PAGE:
A few years back I started a tradition of making “Unpredictions,” because everybody else does predictions. In an unprediction, I predict something that won’t happen.
Let’s review 2015’s unpredictions, which were made last January. Here’s the rundown, as well as a self-grading of my own opinions:
1) Juniper Drama Won’t Stop
Just when it appeared I was doomed to fail on this prediction, news of Juniper’s security back door broke, rescuing me. Juniper drama was back in the headlines! At the last minute, this enabled me to upgrade a certain “F” to a “C.”
But aside from that, I got this one wrong. Juniper Networks appears to have turned things around. The networking company had a much better 2015 than 2014.
2014 was a tumultuous year for Juniper. Previous CEO Shaygan Kheradpir quit in November 2014 under mysterious circumstances. Attacks from activist investors made for some ugly headlines. All of this created a lot of doubt and uncertainty around Juniper’s leadership. At the beginning of the year, it looked like that could continue. It turns out that the opposite has happened.
New CEO Rami Rahim appears to have steadied the ship: The company has had a couple of good financial quarters, and its SDN strategy with Contrail is finding a comfortable niche. Even an investigation into whether Juniper violated the Foreign Corrupt Practices Act has fallen behind the scenes, with nary a headline for months.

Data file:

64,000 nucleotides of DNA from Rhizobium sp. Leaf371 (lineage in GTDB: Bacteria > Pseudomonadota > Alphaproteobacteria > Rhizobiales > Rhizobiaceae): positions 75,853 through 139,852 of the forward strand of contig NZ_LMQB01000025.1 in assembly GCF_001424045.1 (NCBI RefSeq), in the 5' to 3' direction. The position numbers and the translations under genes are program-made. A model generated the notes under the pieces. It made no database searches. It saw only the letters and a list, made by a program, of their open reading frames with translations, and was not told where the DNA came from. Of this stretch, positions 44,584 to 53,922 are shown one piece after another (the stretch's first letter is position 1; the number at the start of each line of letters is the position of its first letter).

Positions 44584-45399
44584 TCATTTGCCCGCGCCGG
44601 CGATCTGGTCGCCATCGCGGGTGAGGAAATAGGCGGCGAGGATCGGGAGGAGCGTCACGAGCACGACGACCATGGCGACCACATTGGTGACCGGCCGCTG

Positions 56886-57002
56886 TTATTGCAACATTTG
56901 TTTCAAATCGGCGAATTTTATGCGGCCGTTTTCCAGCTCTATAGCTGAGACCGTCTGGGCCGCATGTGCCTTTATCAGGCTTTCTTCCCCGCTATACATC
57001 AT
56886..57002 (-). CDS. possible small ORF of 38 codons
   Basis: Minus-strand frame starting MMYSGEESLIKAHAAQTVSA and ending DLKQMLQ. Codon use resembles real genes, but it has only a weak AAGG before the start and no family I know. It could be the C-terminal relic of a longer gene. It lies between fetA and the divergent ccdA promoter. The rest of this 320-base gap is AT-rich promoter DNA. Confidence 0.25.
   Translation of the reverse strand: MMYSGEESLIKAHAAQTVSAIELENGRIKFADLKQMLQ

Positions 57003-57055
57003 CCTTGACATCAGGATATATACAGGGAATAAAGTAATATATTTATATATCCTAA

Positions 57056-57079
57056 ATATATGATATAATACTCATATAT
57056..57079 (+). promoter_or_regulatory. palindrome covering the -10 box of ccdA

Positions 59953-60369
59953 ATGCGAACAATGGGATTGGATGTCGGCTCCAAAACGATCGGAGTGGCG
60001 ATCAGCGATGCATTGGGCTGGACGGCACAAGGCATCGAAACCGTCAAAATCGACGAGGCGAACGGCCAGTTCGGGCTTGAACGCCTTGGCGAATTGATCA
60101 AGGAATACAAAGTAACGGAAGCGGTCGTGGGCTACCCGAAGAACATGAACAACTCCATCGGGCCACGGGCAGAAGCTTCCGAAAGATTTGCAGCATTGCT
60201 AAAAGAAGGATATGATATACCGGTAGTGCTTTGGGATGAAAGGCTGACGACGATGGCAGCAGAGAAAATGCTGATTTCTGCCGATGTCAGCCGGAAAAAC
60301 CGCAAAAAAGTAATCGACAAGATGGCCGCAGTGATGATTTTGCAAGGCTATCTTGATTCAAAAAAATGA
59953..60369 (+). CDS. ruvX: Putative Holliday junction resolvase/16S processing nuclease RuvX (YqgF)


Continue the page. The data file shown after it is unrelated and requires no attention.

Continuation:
Best thing? Juniper share price has leaped about 30 percent since the beginning of the year.
Yep, missed that one.
2) John Chambers Won’t Stay
In June of 2014, I made some waves when I reported that talk in San Jose was rising that Cisco CEO John Chambers was close to announcing his retirement. After I wrote that article, the chatter and news coverage exploded.
There was clearly something behind it, as plans were underway to pave the way for new CEO Chuck Robbins to take over from Chambers. After years of speculation, 2015 was the year that the Chambers succession strategy became public and complete. Robbins became CEO in July after Chambers announced his departure in May, marking one of the biggest turning points in Cisco‘s leadership in decades.
Chambers’s two-decade run was remarkable, establishing his credibility with investors and clients as the master of positive spin.
By most measures, it has been a smooth transition. Robbins immediately put his stamp on things by shuffling the executive leadership. Chambers remains executive chairman and has remained involved and visible at Cisco and in the media, making many public appearances. There’s also the fact that he still owns 1.6 million shares of Cisco stock, according to SEC filings earlier this year.
The bottom line is that Chambers is gone, and it’s Chuck’s company. Glad we finally got that one right.
3) NFV Won’t Take Over the World Overnight